Zdeněk Matuszek

* 1960

  • "Sometimes it was adventurous. When we wanted to commemorate the executed scouts at the stone cairn in Ivanchen, we were not allowed to do so. On the bridge over the river in Frýdlant nad Ostravicí there were Public Security officers standing and checking everyone. Anyone who did not have a permanent residence in this place on their ID card or who did not own a hut there was turned back."

  • "I went to see the writer Ivan Klíma to get acquainted with the contents of the Charter 77 declaration and to sign it. Apparently, he talked me out of my intention at the time, I was young and my signature would have complicated my future life. When I found out years later that I was not registered among its signatories, I took the first opportunity in 1989 to sign it. Not only did I sign the Charter, I also signed petitions for the release of Václav Havel from prison and a few sentences, which I spread further."

  • "I didn't finish my studies, I was expelled. I was always a rebel. It was 1977, in January, Charter 77 was founded and a campaign was launched against its signatories. No one knew what the text contained, but everyone protested against it. I didn't like it. Proportionate to my age and capabilities as a seventeen-year-old student, I decided to oppose the regime. In the early hours of the morning, I took portraits of the then president Gustav Husák out of their frames and destroyed them in several classes of the gymnasium. I threw a plaster bust of Vladimir Ilyich Lenin out of a second-floor classroom window and wrote the words Vivat Charter 77 in one-metre letters on the wall of the connecting corridor between the principal's office and the assembly hall. An investigation was launched, the StB was looking for the culprit. I was outed, and as a result I was expelled from the school."

  • "Thank God for the developments after 1989. What we wanted, we got. There are no borders, we are free to read and listen to the music we like, I am happy. But if someone had told me in 1990, before the first free elections, that after 30 years we would still have communists in parliament, I would not have believed them."

  • Full recordings
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    Ostrava, 08.02.2022

    duration: 02:01:19
  • 2

    Ostrava, 24.02.2022

    duration: 01:09:36
    media recorded in project Příběhy regionu - STM REG ED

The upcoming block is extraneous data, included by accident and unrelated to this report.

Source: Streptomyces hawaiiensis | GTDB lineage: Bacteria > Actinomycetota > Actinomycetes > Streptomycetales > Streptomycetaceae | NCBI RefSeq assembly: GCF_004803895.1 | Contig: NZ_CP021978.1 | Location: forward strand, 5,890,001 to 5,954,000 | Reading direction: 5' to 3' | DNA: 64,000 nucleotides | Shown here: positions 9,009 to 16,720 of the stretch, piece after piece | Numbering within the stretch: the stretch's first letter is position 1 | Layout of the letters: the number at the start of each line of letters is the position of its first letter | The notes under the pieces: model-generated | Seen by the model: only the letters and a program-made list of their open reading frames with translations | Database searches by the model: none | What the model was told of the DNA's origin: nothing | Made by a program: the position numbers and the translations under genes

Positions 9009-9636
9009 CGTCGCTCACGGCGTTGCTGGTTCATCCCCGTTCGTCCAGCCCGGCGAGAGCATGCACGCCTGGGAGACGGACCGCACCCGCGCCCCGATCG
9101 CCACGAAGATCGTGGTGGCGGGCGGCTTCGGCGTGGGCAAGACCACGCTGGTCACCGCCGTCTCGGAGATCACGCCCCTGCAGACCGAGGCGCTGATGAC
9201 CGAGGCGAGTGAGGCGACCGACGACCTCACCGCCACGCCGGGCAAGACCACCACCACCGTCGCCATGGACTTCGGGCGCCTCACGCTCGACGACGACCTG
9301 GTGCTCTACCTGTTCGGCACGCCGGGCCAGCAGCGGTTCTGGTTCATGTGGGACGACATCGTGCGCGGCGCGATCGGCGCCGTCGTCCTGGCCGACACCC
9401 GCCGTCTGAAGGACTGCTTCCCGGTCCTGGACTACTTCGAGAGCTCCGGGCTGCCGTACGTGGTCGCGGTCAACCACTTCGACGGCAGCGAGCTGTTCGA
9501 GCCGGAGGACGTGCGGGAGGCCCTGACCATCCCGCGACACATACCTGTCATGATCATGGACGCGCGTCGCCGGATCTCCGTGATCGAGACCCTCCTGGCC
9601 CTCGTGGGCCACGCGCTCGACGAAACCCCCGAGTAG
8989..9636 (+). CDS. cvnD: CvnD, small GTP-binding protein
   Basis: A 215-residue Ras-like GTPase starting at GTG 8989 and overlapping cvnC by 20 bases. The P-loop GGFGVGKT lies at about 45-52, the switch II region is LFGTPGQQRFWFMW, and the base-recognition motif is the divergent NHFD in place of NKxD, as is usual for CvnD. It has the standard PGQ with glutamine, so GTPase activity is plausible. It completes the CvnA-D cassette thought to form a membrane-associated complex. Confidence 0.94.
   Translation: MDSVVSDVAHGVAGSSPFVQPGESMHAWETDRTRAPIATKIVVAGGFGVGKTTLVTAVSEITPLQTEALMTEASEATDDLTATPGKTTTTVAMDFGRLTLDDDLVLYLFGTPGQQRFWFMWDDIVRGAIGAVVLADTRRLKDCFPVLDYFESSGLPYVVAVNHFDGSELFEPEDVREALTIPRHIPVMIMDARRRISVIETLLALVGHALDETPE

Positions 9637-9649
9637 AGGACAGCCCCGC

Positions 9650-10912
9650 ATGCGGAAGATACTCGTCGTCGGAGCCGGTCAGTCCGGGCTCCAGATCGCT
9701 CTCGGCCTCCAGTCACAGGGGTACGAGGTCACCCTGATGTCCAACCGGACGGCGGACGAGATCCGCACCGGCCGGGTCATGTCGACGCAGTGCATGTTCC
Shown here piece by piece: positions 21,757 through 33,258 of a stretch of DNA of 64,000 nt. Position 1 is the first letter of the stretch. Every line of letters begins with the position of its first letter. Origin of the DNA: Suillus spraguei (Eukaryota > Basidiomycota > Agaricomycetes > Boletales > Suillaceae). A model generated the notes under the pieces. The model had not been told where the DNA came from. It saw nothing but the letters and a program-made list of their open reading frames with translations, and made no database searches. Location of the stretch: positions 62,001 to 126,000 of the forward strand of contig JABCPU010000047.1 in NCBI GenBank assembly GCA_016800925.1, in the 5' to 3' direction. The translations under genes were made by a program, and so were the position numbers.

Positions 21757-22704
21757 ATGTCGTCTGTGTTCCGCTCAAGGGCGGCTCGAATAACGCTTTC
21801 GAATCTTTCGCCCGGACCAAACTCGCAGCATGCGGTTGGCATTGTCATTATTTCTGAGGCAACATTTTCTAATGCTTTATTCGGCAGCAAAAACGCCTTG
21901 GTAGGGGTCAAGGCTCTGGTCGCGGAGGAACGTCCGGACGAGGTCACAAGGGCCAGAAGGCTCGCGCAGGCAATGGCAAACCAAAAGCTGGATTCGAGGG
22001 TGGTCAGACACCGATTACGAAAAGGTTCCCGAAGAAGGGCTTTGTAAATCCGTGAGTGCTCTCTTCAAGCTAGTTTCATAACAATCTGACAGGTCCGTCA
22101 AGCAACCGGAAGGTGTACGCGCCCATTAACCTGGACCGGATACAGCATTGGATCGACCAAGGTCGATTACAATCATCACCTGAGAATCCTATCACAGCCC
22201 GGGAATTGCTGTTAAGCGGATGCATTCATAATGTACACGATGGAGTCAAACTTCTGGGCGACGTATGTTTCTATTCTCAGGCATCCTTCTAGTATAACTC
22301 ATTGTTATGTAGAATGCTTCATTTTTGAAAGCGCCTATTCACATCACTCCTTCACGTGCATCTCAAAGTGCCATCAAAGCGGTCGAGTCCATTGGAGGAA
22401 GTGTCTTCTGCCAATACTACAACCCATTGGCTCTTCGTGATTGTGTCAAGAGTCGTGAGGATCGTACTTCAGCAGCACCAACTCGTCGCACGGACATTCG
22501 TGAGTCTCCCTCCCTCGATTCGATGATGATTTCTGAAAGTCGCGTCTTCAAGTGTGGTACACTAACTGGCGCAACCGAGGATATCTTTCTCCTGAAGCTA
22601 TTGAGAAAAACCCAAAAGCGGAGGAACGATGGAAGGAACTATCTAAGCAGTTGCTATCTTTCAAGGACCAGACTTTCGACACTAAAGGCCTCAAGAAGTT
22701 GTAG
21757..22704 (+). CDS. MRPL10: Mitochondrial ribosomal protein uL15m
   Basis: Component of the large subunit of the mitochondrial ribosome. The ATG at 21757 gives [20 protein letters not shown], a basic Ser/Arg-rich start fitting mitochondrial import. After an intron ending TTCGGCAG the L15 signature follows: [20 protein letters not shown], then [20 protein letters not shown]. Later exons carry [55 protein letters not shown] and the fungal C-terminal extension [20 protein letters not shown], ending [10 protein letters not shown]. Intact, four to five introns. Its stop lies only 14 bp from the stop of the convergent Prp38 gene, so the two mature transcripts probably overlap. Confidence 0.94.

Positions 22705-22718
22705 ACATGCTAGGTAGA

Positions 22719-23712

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On the wall of the school corridor he wrote: Vivat Charter 77

Zdeněk Matuszek in 1977
Zdeněk Matuszek in 1977
photo: archiv Zdeňka Matuszka

Zdeněk Matuszek was born on 4 June 1960 as the eldest of three siblings in Frýdek-Místek in the working-class family of Bronislav and Hilda Matuszek. Charter 77 became a crucial event that turned his life around. The regime’s shameful speeches against its signatories on television, radio and in the newspapers aroused his sense of justice and as a 16-year-old student at the local high school he decided to express his opposition to the communist regime. He destroyed the portraits of the then President and Secretary of the Communist Party of Czechoslovakia Gustáv Husák placed in the school classrooms, threw a bust of V. I. Lenin out of a classroom window, and wrote the inscriptions Vivat Charta 77 and In God We Trust on the door of the assembly room and the wall in the school corridor. After he was denounced by a classmate, to whom he boasted about his acts, the district court sentenced him to a suspended sentence. He was expelled from school and given a lifetime ban from high school. He joined Slezan as a worker and later worked in the sheet metal mills and the bridge factory in Frýdek. In 1989, he signed Charter 77, took part in two anti-regime demonstrations, and was involved in the dissemination of a petition for the release of Václav Havel from prison and the declaration Several Sentences. After the Velvet Revolution, he was dismissed from the bridge factory and started a newsagent business, which he ran for 20 years. In 2022 he lived in a house on the outskirts of Frýdek and devoted himself to travel. He has three children.